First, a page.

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FXUS64 KFWD 201128 AAA

Area Forecast Discussion...UPDATED
National Weather Service Fort Worth TX
628 AM CDT Sun May 20 2018

/12Z TAFs/

Concerns: Storm potential today and wind shifts.

DFW Metroplex TAFs: A cluster of thunderstorms is approaching from
the southwest and will impact all DFW TAF airports between 12-15Z.
Gusty west winds and brief heavy rain are the main hazards.
Another round of convection is possible later this morning and/or
into the afternoon hours, but there is considerable uncertainty
with this next round. However, have decided to include a VCTS from
18-21Z which lies in the middle of model guidance, but this may
have to be removed or adjusted once we see if convection
redevelops to our west along the cold front. 

An outflow boundary is moving through the DFW area at this time,
resulting in north winds around 15 kts. In the wake of this first
round of storms, north winds may continue to prevail, eventually
becoming more easterly. Some MVFR cigs are expected this morning
with the precipitation.

Waco Regional Airport: MVFR cigs are already occurring at the
airport but may be interrupted in a few hours by north winds
behind an outflow boundary. Isolated to scattered showers may move
across the airport early this morning with better chances for
convection late this morning into the afternoon hours. Convective
trends are challenging today and adjustments to timing may be
needed. Gusty winds will be the main hazard with any storms but
hail up to 1" may occur in stronger storms this afternoon. North 
winds may prevail for most of the morning hours, but will 
eventually become more easterly or light and variable after the 
convection ends. 



.SHORT TERM... /Issued 344 AM CDT Sun May 20 2018/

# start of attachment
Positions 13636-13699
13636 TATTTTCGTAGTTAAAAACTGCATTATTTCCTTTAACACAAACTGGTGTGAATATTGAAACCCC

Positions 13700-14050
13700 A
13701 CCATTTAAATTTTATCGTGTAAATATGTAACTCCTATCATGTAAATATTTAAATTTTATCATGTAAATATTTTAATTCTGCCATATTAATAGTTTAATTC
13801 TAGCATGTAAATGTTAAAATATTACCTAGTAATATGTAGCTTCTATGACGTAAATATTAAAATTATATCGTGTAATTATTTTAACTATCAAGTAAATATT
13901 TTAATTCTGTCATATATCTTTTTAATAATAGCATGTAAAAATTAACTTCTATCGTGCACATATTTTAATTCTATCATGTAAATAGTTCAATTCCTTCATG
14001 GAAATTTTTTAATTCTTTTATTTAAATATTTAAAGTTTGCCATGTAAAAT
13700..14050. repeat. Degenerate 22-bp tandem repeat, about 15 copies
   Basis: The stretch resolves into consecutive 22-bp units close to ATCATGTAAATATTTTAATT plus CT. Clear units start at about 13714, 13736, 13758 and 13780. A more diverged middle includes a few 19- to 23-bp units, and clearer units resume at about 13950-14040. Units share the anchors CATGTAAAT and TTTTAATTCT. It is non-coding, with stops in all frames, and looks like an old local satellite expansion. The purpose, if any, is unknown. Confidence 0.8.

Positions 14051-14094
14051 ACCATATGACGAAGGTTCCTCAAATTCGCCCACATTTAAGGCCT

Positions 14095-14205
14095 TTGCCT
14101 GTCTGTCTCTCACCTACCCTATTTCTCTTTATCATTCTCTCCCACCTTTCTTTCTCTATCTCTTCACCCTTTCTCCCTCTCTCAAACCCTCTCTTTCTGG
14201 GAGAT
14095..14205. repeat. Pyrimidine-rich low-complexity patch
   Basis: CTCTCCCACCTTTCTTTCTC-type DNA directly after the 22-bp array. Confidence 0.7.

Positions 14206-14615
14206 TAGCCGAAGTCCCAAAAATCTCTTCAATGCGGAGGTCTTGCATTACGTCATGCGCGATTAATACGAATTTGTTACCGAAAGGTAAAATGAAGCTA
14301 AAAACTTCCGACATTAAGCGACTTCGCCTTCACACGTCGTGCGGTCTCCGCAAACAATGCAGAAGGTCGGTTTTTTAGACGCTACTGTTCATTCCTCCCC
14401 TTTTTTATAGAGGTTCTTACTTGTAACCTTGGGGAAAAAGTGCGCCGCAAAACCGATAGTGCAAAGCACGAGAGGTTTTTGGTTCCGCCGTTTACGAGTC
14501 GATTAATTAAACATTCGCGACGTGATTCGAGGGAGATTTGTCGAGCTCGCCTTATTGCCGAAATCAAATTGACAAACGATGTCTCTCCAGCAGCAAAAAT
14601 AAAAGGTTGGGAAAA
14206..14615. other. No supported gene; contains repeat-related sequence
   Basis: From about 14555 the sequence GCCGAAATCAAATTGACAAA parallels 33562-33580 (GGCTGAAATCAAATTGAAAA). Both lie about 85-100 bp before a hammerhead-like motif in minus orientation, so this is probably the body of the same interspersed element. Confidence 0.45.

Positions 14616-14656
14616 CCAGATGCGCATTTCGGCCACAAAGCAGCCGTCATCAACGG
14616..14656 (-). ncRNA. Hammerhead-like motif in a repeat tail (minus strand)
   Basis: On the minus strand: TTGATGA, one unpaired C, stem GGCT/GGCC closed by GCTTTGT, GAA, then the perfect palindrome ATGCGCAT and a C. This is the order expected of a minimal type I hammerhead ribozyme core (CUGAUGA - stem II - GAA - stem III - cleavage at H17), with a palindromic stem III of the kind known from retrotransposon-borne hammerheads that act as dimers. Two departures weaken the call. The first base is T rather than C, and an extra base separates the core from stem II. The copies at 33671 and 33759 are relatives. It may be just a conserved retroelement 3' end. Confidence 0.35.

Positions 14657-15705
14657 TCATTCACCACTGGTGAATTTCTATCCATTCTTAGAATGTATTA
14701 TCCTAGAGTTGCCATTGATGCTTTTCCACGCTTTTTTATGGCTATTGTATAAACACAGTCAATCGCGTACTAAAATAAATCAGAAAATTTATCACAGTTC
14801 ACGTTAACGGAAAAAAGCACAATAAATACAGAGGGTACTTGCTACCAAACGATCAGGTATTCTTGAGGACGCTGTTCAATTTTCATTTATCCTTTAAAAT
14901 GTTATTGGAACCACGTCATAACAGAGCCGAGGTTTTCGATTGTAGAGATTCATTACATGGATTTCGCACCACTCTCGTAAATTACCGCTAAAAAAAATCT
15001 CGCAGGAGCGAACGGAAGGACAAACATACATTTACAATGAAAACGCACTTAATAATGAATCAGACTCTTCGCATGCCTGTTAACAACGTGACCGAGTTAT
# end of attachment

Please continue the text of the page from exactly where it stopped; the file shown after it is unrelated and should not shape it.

Showers and thunderstorms are ongoing across the region, mainly
west of Interstate 35 and north of Interstate 20 early this 
morning. Gusty winds have been the main hazards with these storms,
but some of these storms have also produced heavy rainfall. To 
our southwest, a small mesoscale rotation developed earlier in the
night, and this feature may persist for a few more hours, 
regenerating some rain across our southwestern counties. The 
other feature of interest for today is the outflow boundary 
associated with the complex of storms in our northwest counties. 
Hi-res model guidance continues to track this outflow boundary 
east and southeast today, generating scattered to numerous 
convection across the region all day. This scenario is very 
plausible as we maintain southwest flow aloft with embedded 
disturbances providing necessary lift. Forecasted CAPE values of 
1500-2500 J/kg ahead of this boundary will support thunderstorm 
development in an uncapped environment. Deep layer wind shear 
values decrease throughout the day to values less than 20 kts this
afternoon which doesn't usually support a severe weather threat, 
but where the better lift and instability align today, a few 
strong or severe storms may be possible. The most likely location 
for strong or severe storms is southeast of a DFW to Lampasas line
this afternoon. Damaging winds and hail around 1" are the most 
likely threats.



.LONG TERM... /Issued 344 AM CDT Sun May 20 2018/
/Tonight Through the End of the Week/

Today's thunderstorm activity will have effectively stabilized
much of the region, and tonight will likely be a corresponding
lull for much of North and Central Texas. However, the next 
impulse embedded in southwest flow aloft will emerge from